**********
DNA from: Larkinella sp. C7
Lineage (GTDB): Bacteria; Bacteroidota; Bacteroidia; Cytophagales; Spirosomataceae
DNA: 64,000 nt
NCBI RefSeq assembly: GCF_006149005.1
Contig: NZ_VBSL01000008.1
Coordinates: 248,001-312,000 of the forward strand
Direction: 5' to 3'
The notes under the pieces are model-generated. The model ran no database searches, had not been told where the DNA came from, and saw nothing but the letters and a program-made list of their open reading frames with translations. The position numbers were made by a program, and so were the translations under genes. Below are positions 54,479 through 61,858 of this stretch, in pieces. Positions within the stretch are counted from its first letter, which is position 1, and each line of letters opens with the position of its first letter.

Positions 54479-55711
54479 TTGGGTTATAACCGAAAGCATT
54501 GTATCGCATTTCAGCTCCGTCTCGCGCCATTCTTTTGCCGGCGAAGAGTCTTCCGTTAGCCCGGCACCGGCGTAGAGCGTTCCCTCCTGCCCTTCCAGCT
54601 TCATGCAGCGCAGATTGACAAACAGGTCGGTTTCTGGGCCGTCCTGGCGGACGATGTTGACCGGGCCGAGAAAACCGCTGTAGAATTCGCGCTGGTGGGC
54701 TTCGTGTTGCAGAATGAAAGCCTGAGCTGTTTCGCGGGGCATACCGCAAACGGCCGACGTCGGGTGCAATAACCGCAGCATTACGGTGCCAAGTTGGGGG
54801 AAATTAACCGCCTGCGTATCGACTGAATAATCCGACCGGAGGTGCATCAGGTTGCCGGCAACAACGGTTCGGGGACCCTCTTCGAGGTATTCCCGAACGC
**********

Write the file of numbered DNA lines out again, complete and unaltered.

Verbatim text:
DNA from: Larkinella sp. C7
Lineage (GTDB): Bacteria; Bacteroidota; Bacteroidia; Cytophagales; Spirosomataceae
DNA: 64,000 nt
NCBI RefSeq assembly: GCF_006149005.1
Contig: NZ_VBSL01000008.1
Coordinates: 248,001-312,000 of the forward strand
Direction: 5' to 3'
The notes under the pieces are model-generated. The model ran no database searches, had not been told where the DNA came from, and saw nothing but the letters and a program-made list of their open reading frames with translations. The position numbers were made by a program, and so were the translations under genes. Below are positions 54,479 through 61,858 of this stretch, in pieces. Positions within the stretch are counted from its first letter, which is position 1, and each line of letters opens with the position of its first letter.

Positions 54479-55711
54479 TTGGGTTATAACCGAAAGCATT
54501 GTATCGCATTTCAGCTCCGTCTCGCGCCATTCTTTTGCCGGCGAAGAGTCTTCCGTTAGCCCGGCACCGGCGTAGAGCGTTCCCTCCTGCCCTTCCAGCT
54601 TCATGCAGCGCAGATTGACAAACAGGTCGGTTTCTGGGCCGTCCTGGCGGACGATGTTGACCGGGCCGAGAAAACCGCTGTAGAATTCGCGCTGGTGGGC
54701 TTCGTGTTGCAGAATGAAAGCCTGAGCTGTTTCGCGGGGCATACCGCAAACGGCCGACGTCGGGTGCAATAACCGCAGCATTACGGTGCCAAGTTGGGGG
54801 AAATTAACCGCCTGCGTATCGACTGAATAATCCGACCGGAGGTGCATCAGGTTGCCGGCAACAACGGTTCGGGGACCCTCTTCGAGGTATTCCCGAACGC